“Oh my gosh, I can’t stand her. She acts like she knows everything. And did she have to wear a shirt that low cut?”
“Ugh, I know. I can’t stand her voice, either. I mean, who actually talks like that?”
“Yeah, she’s so fake.”
How many relationships do we have like this? The ones built on negativity, on bringing other people down? Maybe on bringing ourselves down?
There are a few reasons we bond socially over negativity. Negative events not only stand our more strongly in our memory, but they create a commonality between people that feels positive.
But there are detrimental components to being negative. Not only does it influence our behavior, but negativity also changes our brains’ neural connections over time, affecting our overall well-being.
Let’s take a look at how our negativity bias brings more harm than good, and how we can reframe our perspectives and our relationships so we don’t have to feel bad about feeling good. In fact, we can even train ourselves to feel great by creating a positivity bias.
Why Gossip Bonds
Our brains have a strong bias towards negativity, which psychologists appropriately call the negativity bias. Having a negativity bias was a good thing evolutionarily. When Homo sapiens lived in constant threat, this bias meant survival, as their brains were trained to alert them to threats as quickly as possible. Cavemen didn’t need to remember how lovely a flower smelled. They needed to remember that red berry with spikes that killed Uncle Grug last spring.This seemingly reasonable evolutionary bias remains a part of our genetic make-up despite our modern day lives. The problem is we’re no longer dodging immediate danger on a daily basis. Rather, we’re trying to build lasting, meaningful lives and relationships. And now, negativity is getting in the way.
Researchers have shown that 65% of socializing involves gossip meant to strengthen social ties (1). Within this gossip, we might compare ourselves – whether directly or indirectly – to someone we see as beneath us. Our perception of them bolsters our own self-esteem.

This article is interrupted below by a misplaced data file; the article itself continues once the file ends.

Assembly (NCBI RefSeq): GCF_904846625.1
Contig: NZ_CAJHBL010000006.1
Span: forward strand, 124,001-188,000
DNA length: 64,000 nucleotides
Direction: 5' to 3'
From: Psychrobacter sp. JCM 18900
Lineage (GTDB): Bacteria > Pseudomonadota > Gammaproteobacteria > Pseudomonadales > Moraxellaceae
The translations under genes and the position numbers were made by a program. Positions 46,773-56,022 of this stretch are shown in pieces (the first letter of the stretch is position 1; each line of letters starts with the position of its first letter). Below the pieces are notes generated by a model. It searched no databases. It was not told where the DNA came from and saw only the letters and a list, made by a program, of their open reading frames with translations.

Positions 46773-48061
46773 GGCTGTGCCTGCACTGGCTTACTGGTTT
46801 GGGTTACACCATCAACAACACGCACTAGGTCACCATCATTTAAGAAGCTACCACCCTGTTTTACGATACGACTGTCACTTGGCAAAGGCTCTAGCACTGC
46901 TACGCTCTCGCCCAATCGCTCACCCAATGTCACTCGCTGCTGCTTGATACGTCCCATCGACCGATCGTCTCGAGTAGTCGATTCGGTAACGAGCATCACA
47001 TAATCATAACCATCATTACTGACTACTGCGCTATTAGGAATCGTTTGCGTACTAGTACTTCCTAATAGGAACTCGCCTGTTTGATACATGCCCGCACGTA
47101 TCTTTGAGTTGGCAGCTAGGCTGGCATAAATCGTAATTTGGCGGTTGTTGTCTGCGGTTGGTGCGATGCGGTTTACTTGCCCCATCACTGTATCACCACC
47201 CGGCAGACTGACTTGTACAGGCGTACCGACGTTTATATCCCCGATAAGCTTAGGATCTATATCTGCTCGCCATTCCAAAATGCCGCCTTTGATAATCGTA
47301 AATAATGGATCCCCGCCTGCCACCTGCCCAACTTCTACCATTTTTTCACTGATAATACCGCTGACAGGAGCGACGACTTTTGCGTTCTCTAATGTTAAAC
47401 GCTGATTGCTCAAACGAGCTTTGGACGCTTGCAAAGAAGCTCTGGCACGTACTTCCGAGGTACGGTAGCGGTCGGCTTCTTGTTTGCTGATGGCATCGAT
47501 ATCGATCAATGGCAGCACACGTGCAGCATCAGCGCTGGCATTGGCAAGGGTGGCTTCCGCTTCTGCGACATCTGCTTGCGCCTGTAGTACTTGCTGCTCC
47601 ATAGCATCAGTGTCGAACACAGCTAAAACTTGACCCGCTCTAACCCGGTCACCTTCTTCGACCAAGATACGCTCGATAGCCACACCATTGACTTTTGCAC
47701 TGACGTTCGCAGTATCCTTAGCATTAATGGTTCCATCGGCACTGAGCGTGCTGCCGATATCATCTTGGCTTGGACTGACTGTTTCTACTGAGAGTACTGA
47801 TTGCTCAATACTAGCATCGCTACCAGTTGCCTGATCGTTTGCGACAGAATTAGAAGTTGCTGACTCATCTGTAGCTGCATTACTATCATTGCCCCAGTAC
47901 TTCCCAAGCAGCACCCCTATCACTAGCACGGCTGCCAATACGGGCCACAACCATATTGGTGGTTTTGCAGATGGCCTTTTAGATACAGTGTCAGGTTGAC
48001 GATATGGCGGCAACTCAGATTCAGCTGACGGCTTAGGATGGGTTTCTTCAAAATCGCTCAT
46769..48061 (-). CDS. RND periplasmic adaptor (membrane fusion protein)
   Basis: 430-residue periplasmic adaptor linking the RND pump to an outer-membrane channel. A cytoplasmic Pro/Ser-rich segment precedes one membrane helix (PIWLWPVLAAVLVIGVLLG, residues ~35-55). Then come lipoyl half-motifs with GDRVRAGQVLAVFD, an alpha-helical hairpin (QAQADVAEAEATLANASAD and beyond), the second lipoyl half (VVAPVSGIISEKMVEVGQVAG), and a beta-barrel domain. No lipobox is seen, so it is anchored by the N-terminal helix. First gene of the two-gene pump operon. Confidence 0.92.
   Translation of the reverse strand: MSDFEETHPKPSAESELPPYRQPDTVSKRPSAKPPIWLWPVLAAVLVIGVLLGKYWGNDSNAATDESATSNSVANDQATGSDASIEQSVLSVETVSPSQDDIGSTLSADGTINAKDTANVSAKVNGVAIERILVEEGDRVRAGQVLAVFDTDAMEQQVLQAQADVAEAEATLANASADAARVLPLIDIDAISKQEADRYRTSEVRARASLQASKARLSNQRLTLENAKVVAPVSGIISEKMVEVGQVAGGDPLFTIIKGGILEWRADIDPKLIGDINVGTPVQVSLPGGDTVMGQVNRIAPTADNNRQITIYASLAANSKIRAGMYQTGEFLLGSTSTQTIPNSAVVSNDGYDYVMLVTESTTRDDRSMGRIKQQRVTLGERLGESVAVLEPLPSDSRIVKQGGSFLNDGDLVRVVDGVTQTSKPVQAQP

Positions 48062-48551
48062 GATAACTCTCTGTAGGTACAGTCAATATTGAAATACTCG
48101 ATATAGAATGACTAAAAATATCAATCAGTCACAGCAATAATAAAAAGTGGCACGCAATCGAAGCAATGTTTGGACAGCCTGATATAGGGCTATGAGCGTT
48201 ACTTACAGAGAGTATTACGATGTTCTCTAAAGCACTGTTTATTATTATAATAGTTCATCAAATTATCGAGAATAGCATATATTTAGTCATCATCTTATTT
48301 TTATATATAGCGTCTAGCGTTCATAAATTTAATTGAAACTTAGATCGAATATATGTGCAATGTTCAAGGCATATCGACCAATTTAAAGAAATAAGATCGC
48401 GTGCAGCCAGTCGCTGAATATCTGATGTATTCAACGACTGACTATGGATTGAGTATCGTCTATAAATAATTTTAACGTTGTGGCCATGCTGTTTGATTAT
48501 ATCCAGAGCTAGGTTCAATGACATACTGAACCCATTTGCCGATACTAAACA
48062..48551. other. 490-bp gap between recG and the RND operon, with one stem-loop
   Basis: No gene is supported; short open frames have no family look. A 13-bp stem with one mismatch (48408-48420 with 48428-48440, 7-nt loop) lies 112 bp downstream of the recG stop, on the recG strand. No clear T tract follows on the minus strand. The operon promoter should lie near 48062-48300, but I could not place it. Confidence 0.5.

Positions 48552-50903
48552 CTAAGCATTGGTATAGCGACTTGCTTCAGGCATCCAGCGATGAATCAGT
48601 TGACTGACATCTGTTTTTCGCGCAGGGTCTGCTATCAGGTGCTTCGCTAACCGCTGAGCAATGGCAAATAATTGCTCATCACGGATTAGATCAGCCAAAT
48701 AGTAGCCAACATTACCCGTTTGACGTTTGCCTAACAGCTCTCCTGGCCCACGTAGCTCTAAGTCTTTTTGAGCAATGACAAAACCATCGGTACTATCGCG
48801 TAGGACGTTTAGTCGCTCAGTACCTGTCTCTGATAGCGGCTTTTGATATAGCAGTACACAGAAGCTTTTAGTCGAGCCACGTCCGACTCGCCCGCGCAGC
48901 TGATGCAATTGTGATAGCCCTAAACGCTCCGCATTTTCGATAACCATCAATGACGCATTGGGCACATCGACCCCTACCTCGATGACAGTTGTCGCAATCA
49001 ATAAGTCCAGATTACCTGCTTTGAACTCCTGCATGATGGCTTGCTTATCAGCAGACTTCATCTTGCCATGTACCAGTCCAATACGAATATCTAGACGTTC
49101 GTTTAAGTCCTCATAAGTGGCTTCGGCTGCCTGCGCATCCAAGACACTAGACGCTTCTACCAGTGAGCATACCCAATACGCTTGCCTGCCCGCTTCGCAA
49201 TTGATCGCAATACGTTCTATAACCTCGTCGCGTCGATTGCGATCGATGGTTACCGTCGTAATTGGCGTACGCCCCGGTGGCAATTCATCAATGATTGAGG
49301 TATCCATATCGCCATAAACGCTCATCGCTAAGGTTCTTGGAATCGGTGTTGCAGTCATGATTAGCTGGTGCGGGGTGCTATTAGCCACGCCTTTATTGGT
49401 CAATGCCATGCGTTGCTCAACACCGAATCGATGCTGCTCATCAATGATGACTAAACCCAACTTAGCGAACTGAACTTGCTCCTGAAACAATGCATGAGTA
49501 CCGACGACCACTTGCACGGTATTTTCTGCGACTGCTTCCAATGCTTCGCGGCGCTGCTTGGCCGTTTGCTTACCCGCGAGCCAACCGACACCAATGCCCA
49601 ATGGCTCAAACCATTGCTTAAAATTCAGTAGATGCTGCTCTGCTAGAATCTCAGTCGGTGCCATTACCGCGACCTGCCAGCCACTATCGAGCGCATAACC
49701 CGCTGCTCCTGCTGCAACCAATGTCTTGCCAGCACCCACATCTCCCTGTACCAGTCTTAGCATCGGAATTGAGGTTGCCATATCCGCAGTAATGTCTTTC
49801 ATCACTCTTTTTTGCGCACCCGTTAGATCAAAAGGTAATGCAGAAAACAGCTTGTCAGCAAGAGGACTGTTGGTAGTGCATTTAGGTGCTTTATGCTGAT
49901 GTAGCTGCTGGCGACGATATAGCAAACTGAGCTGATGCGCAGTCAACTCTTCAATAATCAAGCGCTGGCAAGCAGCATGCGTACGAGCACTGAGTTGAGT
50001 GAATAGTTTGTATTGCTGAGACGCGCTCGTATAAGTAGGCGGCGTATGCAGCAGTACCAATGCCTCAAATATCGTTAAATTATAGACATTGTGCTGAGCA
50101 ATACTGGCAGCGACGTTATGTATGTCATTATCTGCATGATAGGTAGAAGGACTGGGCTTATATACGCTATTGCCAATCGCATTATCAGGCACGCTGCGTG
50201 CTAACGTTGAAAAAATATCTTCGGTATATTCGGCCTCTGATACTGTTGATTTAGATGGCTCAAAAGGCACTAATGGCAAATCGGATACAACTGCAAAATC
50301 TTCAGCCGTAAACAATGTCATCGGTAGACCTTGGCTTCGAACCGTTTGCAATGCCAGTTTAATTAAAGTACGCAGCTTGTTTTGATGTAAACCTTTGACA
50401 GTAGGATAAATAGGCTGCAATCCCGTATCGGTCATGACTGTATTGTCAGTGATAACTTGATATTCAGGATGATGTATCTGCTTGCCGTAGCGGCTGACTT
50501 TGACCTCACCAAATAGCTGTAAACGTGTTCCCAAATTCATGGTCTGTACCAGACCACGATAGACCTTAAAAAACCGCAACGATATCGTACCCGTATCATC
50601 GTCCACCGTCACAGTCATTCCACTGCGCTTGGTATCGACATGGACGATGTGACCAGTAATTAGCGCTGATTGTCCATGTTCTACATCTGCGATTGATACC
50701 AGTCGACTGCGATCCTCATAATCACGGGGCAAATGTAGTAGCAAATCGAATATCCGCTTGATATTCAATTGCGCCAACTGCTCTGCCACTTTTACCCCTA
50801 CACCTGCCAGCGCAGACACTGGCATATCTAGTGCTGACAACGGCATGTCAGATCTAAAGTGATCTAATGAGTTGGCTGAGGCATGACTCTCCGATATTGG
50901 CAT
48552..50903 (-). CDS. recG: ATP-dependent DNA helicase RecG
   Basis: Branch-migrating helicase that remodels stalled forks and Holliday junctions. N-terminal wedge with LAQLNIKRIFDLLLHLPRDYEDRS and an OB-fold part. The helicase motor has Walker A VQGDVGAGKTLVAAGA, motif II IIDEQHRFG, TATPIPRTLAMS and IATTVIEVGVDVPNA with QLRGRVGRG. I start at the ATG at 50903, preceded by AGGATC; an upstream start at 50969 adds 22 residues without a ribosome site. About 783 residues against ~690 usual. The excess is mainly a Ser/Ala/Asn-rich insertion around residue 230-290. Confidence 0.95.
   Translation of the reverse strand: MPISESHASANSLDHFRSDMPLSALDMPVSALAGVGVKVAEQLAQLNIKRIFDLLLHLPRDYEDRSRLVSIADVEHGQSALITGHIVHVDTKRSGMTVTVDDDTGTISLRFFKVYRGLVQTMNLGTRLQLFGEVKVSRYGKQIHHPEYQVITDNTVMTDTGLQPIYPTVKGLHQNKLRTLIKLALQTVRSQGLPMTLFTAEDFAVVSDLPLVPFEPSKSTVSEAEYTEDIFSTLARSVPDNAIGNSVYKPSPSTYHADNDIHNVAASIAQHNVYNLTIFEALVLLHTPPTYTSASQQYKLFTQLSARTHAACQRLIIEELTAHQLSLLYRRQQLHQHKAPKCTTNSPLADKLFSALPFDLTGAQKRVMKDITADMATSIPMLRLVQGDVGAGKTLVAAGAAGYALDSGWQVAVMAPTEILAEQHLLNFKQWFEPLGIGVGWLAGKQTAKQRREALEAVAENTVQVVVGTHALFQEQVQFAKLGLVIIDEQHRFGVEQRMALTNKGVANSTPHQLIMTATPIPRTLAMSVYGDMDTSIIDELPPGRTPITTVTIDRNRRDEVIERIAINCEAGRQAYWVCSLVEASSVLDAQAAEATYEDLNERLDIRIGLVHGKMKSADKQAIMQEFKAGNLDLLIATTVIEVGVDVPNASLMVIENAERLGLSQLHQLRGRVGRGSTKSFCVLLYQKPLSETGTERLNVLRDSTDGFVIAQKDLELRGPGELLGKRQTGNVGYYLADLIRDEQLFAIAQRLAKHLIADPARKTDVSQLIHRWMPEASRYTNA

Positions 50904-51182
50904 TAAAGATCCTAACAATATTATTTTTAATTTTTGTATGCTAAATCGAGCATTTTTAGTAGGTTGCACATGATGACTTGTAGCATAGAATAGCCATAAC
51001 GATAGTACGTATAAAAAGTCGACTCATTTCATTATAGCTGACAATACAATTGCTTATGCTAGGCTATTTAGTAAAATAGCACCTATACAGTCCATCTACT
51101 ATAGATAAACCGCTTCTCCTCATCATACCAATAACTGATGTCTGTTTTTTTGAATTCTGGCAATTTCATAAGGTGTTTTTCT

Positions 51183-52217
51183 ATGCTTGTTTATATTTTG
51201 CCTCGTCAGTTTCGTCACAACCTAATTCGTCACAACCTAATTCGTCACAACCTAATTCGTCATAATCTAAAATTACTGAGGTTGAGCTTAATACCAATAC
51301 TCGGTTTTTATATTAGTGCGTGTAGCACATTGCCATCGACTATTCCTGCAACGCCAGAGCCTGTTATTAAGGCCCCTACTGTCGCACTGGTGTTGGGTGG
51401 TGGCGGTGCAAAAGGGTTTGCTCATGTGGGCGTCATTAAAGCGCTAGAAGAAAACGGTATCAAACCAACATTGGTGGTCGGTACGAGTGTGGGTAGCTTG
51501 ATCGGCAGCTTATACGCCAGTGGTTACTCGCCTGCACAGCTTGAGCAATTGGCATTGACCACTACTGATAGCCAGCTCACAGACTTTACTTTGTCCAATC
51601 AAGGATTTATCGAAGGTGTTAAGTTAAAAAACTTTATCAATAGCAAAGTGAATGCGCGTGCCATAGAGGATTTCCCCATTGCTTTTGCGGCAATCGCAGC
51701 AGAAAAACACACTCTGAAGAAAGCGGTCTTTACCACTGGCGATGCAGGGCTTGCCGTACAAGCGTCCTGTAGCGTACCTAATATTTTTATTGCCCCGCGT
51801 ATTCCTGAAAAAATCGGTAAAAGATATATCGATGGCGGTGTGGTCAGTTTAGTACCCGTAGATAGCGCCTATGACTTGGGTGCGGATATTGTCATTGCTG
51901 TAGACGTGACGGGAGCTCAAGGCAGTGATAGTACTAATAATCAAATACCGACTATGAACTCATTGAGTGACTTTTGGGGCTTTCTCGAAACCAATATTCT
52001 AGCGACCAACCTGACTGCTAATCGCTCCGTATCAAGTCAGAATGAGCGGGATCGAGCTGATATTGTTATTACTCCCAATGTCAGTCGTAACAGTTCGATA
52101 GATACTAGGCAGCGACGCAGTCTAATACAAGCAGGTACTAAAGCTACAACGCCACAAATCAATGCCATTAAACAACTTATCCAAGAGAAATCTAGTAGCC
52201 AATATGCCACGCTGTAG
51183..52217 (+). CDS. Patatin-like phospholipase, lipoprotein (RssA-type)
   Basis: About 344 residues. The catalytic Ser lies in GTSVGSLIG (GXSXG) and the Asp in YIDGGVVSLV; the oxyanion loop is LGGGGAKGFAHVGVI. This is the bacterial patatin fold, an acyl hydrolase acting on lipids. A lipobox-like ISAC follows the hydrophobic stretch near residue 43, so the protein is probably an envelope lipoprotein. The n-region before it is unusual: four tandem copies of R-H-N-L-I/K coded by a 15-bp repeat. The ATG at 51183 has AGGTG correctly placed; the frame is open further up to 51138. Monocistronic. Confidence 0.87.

If we’re in the group of gossipers, and we share the same negative opinion that’s being shared, the act strengths our bond to each another. (2) If shared negativity is something that does actually bring us together, then why would we want to bond over positivity instead? Why should we work to change this biological bias?
Negativity and your brain
Neurons that fire together wire together
Negativity activates the stress response in your brain, which floods your body with chemicals that alter your current state of being. These chemicals get you ready to fight or flee, and there are neurological consequences to this response, especially if it’s prolonged.
When we engage in negative thinking, our memory decreases, as does our ability to process new information, problem-solve, and engage cognitive thinking. Negativity can also lead to greater stress and reactivity a situation you’ve previously deemed “negative,” whether consciously or unconsciously. (3)
Even though negativity can bring some relationships together, it seems the long-term consequences of too much negativity leads to less-than-favorable outcomes. Marital couples that lack positivity in their relationship are more likely to get divorced.
Interestingly, the balance couples should seek for a positive relationship isn’t 50 percent positive and 50 percent negative. Because our negativity bias is so strong, we need a 5:1 ratio, positivity to negativity, to maintain a healthy, stable marriage over time.
Even if we bond over similar negative opinions, gossiping, or comparisons, that bonding comes at a cost to our well-being, which begs to question if that’s the kind of relationship we want to foster to begin with.